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Drug-induced lung disease 

Drug-induced lung disease
Drug-induced lung disease

S. J. Bourke

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date: 05 March 2021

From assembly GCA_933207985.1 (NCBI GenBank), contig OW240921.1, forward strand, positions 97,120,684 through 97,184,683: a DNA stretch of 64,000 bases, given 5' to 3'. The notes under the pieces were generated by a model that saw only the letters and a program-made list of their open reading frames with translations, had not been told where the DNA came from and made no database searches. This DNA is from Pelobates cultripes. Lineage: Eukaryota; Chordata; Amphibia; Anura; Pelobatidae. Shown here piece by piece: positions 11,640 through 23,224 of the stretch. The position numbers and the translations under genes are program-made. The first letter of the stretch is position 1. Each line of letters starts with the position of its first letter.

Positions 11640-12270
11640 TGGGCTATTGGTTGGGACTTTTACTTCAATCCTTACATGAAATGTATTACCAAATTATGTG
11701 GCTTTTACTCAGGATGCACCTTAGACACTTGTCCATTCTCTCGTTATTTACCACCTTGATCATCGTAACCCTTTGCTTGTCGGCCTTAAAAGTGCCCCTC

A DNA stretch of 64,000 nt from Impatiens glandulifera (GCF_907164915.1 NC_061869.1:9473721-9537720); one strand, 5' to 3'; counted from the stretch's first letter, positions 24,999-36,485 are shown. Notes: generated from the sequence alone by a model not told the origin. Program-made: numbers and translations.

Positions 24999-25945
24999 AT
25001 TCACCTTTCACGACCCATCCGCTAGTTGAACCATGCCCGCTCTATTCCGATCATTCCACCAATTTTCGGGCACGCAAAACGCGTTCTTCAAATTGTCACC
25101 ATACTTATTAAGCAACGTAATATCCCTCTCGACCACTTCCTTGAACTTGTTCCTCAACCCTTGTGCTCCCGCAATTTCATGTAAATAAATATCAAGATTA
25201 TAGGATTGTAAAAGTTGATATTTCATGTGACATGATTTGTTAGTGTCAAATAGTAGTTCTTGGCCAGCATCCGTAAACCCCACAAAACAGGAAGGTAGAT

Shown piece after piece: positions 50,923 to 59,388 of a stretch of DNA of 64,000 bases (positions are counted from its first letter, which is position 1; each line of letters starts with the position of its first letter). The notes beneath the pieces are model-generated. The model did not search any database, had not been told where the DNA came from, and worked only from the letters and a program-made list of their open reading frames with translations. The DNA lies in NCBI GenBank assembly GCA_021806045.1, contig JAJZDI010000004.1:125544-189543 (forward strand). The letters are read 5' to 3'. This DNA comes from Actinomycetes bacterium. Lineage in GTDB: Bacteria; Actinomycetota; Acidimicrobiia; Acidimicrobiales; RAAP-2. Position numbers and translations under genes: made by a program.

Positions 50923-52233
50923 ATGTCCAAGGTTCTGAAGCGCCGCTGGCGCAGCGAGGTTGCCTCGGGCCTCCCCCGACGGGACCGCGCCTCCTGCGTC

Drug-induced lung disease is common and needs to be considered in the differential diagnosis of many respiratory conditions. The nature and timing of events often provide important clues and are sometimes sufficiently characteristic for drug-induced lung disease to be diagnosed with confidence, with resolution of symptoms on drug cessation providing further supportive evidence. Direct drug effects may arise through toxic, pharmacological, allergic, or idiosyncratic mechanisms (there may also be indirect effects). From a clinical perspective, adverse effects may be classified according to the induced disorder and the site of involvement. Asthma is the most common airway disorder to be induced or exacerbated by drugs. Cough is a well-recognized side effect of treatment with angiotensin-converting enzyme inhibitors. Pulmonary vascular involvement includes venous thromboembolism (e.g. oral contraceptive pill), and pulmonary hypertension (e.g. aminorex, now withdrawn), dasatinib, and interferons. Pleural effusions and thickening may result from drugs (e.g. dantrolene, bromocriptine, methysergide, and dasatinib).

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